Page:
It’s one thing for oil companies to complain they cannot recruit the right people.  It’s quite another for them not to even understand who the right people actually are.


Unrealistic Job Advert #7

This one was emailed to me by a recruitment company that really ought to know better:

Field engineer – oil + gas leader Rotation 35/35 Turkmenistan $7k p/m

[T]he role would require the following experience:

• Degree/Diploma in Engineering.

• Should possess sound knowledge in process engineering, plant operation, production, maintenance, planning and multi-disciplinary coordination in a wide cross-cultural working environment.

• Over 10 years of experience with various International Engineering Consultancy firms associated with Oil & Gas Industry.

• Good Exposure to multi discipline activities (Piping, Process, Structural, Instrumentation etc.)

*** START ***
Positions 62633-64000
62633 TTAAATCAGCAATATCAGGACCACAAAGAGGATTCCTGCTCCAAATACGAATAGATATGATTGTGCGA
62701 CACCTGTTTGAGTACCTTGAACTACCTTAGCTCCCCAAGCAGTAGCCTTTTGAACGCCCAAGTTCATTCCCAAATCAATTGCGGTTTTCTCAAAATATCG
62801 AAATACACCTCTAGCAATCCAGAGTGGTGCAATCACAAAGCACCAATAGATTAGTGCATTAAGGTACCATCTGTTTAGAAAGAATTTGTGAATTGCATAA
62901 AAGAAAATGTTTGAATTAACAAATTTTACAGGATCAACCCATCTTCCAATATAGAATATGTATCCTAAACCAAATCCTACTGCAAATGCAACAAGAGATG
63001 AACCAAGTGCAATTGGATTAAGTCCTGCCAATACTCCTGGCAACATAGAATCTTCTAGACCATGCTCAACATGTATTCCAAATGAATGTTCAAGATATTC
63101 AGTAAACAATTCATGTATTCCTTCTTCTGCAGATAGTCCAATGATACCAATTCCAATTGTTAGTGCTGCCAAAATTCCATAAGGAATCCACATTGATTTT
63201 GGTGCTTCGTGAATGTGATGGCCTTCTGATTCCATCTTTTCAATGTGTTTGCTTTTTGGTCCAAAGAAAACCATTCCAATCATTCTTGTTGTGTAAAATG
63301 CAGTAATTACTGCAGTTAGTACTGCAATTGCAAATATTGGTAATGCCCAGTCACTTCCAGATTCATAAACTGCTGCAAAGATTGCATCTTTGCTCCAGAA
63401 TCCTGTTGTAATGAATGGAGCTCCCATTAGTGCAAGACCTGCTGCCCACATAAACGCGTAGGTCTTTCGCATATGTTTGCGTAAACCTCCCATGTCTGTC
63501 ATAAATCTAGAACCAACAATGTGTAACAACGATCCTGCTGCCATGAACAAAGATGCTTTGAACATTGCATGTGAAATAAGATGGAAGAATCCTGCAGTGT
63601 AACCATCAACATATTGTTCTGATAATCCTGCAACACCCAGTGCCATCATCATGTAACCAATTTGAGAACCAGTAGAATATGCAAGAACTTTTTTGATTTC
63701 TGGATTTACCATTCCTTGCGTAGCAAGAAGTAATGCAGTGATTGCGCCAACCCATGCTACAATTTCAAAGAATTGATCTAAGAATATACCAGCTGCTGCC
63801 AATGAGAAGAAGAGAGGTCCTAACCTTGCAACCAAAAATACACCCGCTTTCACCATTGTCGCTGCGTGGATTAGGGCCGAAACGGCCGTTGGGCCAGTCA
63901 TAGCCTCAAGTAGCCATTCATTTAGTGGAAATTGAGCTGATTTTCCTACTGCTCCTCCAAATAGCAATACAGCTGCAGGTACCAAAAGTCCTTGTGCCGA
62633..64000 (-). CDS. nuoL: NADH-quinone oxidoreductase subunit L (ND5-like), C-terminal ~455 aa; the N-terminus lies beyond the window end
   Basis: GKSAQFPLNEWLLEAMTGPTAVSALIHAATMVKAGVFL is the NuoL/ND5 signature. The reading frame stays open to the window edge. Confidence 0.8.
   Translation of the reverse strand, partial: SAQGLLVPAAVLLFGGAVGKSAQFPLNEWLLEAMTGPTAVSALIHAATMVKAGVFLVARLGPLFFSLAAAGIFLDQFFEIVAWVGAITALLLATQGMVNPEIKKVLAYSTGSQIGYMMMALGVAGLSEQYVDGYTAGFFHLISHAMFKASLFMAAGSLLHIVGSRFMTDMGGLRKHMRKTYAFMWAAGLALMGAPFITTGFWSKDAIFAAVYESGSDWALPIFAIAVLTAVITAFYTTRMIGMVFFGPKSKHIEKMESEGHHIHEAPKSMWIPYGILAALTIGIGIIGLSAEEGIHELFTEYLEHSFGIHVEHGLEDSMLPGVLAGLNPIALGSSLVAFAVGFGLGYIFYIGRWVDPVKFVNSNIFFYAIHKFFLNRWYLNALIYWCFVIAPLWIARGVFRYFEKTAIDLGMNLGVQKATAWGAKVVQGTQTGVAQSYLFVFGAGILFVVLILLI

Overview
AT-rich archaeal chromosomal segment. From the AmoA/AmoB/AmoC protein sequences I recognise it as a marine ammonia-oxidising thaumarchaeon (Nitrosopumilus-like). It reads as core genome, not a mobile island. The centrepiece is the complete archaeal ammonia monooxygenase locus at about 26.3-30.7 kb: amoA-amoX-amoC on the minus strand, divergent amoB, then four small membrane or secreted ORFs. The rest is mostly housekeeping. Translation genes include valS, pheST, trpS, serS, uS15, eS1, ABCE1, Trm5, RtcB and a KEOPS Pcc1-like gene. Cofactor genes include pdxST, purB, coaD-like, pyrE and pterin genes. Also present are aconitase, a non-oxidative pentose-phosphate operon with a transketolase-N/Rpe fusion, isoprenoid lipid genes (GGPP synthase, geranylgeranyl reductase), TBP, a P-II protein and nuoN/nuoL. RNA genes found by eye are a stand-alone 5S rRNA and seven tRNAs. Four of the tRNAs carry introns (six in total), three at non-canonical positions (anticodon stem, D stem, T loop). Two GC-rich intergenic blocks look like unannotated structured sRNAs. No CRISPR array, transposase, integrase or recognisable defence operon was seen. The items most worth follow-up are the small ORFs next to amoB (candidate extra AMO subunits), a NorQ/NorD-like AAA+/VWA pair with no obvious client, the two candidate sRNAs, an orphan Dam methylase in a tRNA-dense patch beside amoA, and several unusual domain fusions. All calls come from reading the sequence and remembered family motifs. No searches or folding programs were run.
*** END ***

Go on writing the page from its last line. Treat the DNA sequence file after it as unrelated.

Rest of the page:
• Work independently and handle multi tasks or projects.

• Planning & Presentation skills.

• Team leadership skills.

So, working in Turkmenistan, degree and 10 years’ international experience required, must be be able to handle projects independently and demonstrate team leadership skills, and we’ll pay you $400 per day worked.

Good luck with that.


Violins at BP

I see BP are the latest oil company to whine about not being able to recruit skilled workers.

A shortage of engineering skills in the UK could hamper growth at BP’s North Sea operations, an executive has said.

In July, BP announced plans to invest £3bn in redeveloping two oil fields in the North Sea, a move that was expected to create hundreds of new jobs.